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Post Amerithrax: Advancing the Science and Engineering of Decontamination

EPA scientists are developing and evaluating decontamination technologies to inactivate lethal bacteria such as anthrax.

Decontamination technology

In 2001, while the nation was still stunned by the terrorist attacks of 9/11, a handful of anthrax-tainted letters were mailed to two U.S. Senators and several news media offices. While the letters never reached the Senators or the celebrity newscasters, 22 people who came into contact with the letters, primarily mail handlers were infected. Five of them died.

Dr. Shawn Ryan, Director of the Agency’s Decontamination and Consequence Management Division, stresses that, “…full-scale field data, in addition to laboratory tests, are needed to determine which anthrax decontamination technologies work best under various conditions and with various types of building and outdoor materials.” Field studies are then needed to ground-truth what we learned in the lab. Finally, we refine our understanding of how the whole system works.”

In a current field-level study, three decontamination technologies are being field tested: hydrogen peroxide fumigation, pH-adjusted bleach, and chlorine dioxide fumigation. The tests Dr. Ryan and his colleagues are conducting are part of the Bio-response Operational Testing and Evaluation (BOTE) partnership program, which is an interagency project involving six federal agencies, including EPA. In addition to BOTE, EPA also has been an active participant in two interagency programs the Interagency Biological Restoration Demonstration (IBRD) led by the Department of Homeland Security (DHS) and Department of Defense and the Wide Area Recovery & Resiliency Program (WARRP) led by DHS. IBRD focused on how to address a hypothetical anthrax aerosol attack in the Seattle, Washington urban area and WARRP focuses on a similar scenario in Denver, Colorado. These collaborations also involve state and local agencies and numerous international observers.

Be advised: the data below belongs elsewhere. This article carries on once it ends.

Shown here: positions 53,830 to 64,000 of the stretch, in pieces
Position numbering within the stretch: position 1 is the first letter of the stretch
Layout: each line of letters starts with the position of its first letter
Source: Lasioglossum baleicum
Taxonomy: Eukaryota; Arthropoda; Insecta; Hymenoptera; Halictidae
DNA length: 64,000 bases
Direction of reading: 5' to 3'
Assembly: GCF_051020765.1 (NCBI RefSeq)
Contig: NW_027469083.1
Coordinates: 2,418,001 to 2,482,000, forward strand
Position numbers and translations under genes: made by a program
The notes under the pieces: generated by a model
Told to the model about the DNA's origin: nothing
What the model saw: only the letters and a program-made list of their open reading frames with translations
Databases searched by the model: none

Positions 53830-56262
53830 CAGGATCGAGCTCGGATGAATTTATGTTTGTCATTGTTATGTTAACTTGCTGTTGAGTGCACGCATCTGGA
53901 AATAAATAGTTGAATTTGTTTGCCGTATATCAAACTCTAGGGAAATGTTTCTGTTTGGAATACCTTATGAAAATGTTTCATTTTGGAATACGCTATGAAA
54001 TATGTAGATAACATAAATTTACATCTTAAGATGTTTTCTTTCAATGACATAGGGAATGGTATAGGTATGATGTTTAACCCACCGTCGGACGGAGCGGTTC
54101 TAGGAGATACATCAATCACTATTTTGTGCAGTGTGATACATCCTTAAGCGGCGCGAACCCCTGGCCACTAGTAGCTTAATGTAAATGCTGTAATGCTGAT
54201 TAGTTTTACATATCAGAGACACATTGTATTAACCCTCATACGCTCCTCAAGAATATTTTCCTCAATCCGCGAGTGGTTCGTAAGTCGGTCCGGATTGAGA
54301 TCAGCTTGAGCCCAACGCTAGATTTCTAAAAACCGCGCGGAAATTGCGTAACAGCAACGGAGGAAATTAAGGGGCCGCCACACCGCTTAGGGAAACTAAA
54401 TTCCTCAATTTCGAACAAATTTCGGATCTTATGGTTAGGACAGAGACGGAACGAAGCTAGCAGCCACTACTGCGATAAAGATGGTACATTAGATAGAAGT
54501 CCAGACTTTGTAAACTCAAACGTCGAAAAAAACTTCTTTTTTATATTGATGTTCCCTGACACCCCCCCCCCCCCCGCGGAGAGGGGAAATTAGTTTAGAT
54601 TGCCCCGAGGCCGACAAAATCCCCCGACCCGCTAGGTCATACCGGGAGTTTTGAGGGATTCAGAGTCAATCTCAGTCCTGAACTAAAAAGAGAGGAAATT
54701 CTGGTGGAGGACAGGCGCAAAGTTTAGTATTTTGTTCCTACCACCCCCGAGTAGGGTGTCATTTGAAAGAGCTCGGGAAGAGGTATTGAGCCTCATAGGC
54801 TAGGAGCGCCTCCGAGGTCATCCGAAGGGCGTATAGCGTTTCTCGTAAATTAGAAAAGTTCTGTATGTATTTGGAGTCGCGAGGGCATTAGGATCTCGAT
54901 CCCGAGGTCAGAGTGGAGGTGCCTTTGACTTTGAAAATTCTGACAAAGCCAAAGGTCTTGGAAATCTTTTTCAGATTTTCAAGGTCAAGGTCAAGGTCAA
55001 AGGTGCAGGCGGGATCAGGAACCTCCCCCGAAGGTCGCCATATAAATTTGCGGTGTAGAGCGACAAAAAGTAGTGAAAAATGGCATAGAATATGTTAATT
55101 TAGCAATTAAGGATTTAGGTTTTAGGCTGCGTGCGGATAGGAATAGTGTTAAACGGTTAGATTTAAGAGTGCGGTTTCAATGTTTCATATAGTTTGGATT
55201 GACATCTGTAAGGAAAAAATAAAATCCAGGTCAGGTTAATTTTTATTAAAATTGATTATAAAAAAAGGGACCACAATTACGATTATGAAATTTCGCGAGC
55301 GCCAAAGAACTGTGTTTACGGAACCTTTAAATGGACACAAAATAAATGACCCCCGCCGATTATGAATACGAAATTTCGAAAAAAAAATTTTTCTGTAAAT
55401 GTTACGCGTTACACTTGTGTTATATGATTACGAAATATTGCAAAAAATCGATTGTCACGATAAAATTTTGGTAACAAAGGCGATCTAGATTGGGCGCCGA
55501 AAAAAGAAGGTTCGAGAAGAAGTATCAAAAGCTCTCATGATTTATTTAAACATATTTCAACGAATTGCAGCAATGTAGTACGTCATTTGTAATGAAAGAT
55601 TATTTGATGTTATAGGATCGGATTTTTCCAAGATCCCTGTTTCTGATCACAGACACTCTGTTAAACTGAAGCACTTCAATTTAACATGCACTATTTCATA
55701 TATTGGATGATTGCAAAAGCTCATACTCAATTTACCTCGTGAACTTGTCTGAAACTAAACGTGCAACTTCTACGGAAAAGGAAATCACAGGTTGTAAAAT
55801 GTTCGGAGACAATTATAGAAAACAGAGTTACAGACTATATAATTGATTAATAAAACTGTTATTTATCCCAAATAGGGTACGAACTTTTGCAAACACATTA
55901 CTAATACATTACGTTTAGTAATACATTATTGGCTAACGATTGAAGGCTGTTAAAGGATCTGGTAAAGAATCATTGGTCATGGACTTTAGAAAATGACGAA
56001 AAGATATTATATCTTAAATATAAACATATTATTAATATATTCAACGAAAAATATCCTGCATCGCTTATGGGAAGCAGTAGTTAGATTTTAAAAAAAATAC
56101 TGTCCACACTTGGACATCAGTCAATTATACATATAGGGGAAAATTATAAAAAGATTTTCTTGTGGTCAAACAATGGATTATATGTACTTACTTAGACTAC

Dr. Ryan notes that another important issue is learning how to decontaminate and properly dispose of waste materials contaminated with biological agents. EPA, along with DHS and other agencies, are implementing the National Response Framework, which guides federal response to domestic incidents. A suite of decision support tools has been developed to facilitate the safe disposal of waste and debris generated during a biological incident, as well as to quickly provide health and safety information critical to protect the public and recovery teams during cleanup.

The Amerithrax incidents sparked an increased awareness of the possibility of future bioterrorist attacks.  While treating people potentially exposed to anthrax will always be the first order of business after such an event, emergency responders and recovery officials are also working to ensure that they can decontaminate affected buildings and mitigate possible, subsequent exposures.  Since 2001, federal scientists, engineers and security experts have been researching methods for detecting, sampling and decontaminating anthrax from buildings and outdoor materials. EPA’s Homeland Security Research Program is leading that effort.

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